Thank you for the added information. It helps a lot. I believe I can now be of help with this issue.
First let me say that I can imagine how distressing and frustrating this situation must be for you. That you are seeking help is a very good thing. I will also at the end of the posting give you a technique you can use to help with your anxiety from the post traumatic stress disorder (PTSD) you are suffering. It will help you find some temporary relief with your anxiety.
I am concerned at the level of treatment you're getting. Or rather not getting. Your symptoms are way too severe for phone counseling. I am not going to give you any phobia self help techniques at this time because I am way too worried for you and concerned that you may get triggered without any adequate support. Any work on the phobic reactions that come with PTSD have to be judged very carefully as opposed to pure phobic disorders. This is because the triggering can be too strong. You have to have a therapist right there who's working with you and monitoring the pace of exposure and response. So let me focus on this aspect of what you need to do: getting proper treatment. Please take the steps to get proper treatment because it can help you so much.
Psychotherapy that is helpful for PTSD is some form of Exposure Therapy. I have found EMDR can be very useful especially for one time traumas. It is a type of therapy specifically for PTSD originally. Here is the International Society's website:
On the web you will find many opinions on EMDR both for and against. I am trained in it and have found it useful. Exposure therapy is also very helpful. I have found that you need to combine these types of therapy with a more introspective, humanistic or psychodynamic approach. If we actually look inside, we can find great relief and meaning. And we can feel whole in ourselves in ways that we haven't for decades. But many EMDR practitioners and therapist working with Exposure Therapy do not take the time to insure the emotional safety of the patient and so that's why you need someone who is more humanistic or psychodynamic in approach.
If you don't have a good referral source, here is an online therapist finder for Australia that I like because you can see a picture of the person and read about them a bit. http://www.findatherapist.com.au/ The Australian Psychological Society has a search. Scroll down and put in self-esteem in the search window. http://www.psychology.org.au/FindaPsychologist/Default.aspx
Again, PTSD will get better with intensive psychotherapy where there is a strong trust between client to therapist. But it needs to be intensive because PTSD is such an overpowering disorder. I work via telephone and Skype also, but I do not work with PTSD symptoms like you are having that way, only in person. Because there has to be a lot of support and a lot of work in therapy to be done.
I wish you the very best!
Finally, I am going to put here a protocol that is used for anxiety. It's often that there's an underlying anxiety we have to address. So I want to give you this technique to help you!
Here are instructions on a therapeutic protocol called Progressive Muscle Relaxation (PMR). It's really quite easy to do almost anywhere. My patients suffering from anxiety, when I teach them PMR at first are amazed how simple it is and that it is a psychological protocol. It was first used in the 1920s! Since then, of course, it has been refined and many studies have been done showing its effectiveness. You will practice PMR at first when you don't wake up with an attack so that you will be familiar with it. I want you to practice the PMR at least 5-6 times before an attack or feeling acute anxiety. Why? Because when you're in the throes of anxiety, you will only remember to do something you are very familiar with it. So practicing 5-6 times is really a minimum. And this is good also for just general anxiety without panic attacks as well.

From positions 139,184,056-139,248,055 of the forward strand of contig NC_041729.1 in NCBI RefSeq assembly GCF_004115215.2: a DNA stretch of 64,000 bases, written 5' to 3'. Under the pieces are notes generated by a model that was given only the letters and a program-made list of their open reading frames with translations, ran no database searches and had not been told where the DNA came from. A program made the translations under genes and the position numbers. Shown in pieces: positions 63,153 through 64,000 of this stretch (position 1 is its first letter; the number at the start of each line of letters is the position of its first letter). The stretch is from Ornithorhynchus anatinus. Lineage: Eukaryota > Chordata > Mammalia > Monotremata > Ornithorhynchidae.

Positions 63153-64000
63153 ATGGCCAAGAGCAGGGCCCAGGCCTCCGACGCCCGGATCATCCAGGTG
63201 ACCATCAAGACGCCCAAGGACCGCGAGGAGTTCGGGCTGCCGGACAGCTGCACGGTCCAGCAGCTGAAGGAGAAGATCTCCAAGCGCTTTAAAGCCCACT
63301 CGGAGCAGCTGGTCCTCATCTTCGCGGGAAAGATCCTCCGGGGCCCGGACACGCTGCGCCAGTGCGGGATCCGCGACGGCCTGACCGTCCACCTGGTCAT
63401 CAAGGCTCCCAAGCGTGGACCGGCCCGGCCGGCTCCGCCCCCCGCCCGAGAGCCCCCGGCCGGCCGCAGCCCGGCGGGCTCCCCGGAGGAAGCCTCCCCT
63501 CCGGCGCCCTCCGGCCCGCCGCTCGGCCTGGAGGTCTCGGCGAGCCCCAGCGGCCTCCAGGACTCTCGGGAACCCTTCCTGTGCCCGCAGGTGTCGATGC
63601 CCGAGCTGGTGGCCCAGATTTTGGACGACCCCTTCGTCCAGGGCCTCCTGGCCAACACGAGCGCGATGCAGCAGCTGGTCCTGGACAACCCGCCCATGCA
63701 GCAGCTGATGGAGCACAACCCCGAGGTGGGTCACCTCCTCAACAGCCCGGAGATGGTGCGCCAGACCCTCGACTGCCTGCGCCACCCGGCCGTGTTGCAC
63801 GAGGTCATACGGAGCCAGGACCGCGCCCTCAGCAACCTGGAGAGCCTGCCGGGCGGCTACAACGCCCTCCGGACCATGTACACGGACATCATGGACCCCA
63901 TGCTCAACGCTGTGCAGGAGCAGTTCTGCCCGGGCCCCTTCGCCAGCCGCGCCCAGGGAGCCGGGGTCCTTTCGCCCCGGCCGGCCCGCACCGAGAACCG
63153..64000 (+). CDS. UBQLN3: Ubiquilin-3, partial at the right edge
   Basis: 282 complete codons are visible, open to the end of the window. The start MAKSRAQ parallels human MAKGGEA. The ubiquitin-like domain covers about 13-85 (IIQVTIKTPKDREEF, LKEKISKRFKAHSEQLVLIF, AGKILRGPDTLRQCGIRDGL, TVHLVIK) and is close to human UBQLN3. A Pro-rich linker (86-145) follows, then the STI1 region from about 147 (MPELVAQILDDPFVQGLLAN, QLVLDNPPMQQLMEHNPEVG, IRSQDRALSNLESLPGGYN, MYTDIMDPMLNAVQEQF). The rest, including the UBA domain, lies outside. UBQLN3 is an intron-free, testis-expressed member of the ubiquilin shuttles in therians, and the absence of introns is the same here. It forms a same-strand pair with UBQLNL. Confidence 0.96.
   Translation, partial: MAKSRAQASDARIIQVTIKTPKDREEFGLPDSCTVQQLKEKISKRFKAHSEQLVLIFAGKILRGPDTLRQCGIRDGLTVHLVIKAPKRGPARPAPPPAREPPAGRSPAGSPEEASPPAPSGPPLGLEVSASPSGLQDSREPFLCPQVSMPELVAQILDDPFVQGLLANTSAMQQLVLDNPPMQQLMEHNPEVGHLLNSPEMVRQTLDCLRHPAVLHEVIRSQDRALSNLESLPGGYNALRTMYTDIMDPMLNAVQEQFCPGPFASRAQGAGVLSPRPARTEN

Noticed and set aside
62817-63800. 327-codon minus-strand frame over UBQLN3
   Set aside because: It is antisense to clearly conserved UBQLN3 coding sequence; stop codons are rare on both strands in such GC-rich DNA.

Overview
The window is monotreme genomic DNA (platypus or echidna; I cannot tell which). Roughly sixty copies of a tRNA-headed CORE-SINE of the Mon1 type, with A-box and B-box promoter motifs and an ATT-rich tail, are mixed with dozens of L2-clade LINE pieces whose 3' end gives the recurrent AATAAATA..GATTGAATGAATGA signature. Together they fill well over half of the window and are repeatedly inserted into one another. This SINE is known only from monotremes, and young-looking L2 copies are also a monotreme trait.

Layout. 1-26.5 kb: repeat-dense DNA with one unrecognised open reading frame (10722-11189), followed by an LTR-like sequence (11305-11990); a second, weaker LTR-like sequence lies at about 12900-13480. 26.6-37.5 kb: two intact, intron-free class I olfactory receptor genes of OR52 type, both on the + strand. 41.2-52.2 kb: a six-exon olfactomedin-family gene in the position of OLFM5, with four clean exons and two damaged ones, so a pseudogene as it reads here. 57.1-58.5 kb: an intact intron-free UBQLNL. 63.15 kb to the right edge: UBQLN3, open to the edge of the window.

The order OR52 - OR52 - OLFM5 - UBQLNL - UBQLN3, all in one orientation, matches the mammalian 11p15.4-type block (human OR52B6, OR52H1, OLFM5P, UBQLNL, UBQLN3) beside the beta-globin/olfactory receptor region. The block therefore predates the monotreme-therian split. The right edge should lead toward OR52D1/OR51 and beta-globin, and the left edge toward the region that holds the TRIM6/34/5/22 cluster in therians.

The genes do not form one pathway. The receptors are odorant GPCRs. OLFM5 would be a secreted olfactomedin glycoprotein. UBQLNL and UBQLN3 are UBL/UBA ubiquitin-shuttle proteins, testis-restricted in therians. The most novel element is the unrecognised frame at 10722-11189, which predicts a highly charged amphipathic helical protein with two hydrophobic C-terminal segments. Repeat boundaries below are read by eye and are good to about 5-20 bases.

I want to stress the importance of breathing as well. Part of the physiology of what is happening to you in anxiety and negative thinking is that your breathing is getting shallower. This reduces the oxygen in your blood to your brain. That increases the anxiety reaction, which strengthens the attack and you are in a vicious cycle! Not good. So breathing is the primary tool. I have found in my practice that learning breathing techniques can be helpful. But some of my patients are not interested in learning more than one thing at the beginning, so I have found that just reminding you to BREATHE deeply at the same time you are doing PMR is almost as good. If you are willing to take a yoga class and learn breathing techniques, that's the best. But, breathing deeply with your PMR will help. So, we're ready for learning PMR. I want you to print my instructions below my signature and have a copy in each of the rooms of your home where you may be when you have an attack. And again, you need to practice this easy technique at least 5-6 times as soon as you can. It needs to become as natural to you as breathing. Ah, remember breathing?
Quickly focusing on each group one after the other, with practice you can relax your body like ‘liquid relaxation’ poured on your head and it flowed down and completely covered you. You can use progressive muscle relaxation to quickly de-stress any time.
What You Need: